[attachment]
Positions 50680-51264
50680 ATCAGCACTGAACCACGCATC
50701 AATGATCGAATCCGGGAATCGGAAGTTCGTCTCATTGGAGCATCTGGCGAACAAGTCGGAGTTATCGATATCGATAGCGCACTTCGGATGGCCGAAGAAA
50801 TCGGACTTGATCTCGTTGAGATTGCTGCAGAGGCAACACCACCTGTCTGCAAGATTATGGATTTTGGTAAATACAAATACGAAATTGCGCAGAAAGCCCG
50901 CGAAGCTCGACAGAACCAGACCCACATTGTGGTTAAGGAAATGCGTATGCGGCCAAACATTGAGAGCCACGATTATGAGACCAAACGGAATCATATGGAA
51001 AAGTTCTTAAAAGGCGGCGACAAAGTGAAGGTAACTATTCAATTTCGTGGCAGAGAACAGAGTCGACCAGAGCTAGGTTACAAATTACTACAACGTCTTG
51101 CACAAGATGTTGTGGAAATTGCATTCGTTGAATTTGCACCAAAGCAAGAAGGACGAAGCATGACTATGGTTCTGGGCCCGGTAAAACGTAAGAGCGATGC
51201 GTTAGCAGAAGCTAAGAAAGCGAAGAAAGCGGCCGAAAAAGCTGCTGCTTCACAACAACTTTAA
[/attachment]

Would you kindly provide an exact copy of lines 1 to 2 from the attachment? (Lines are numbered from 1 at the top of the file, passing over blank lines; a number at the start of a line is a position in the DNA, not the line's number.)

Positions 50680-51264
50680 ATCAGCACTGAACCACGCATC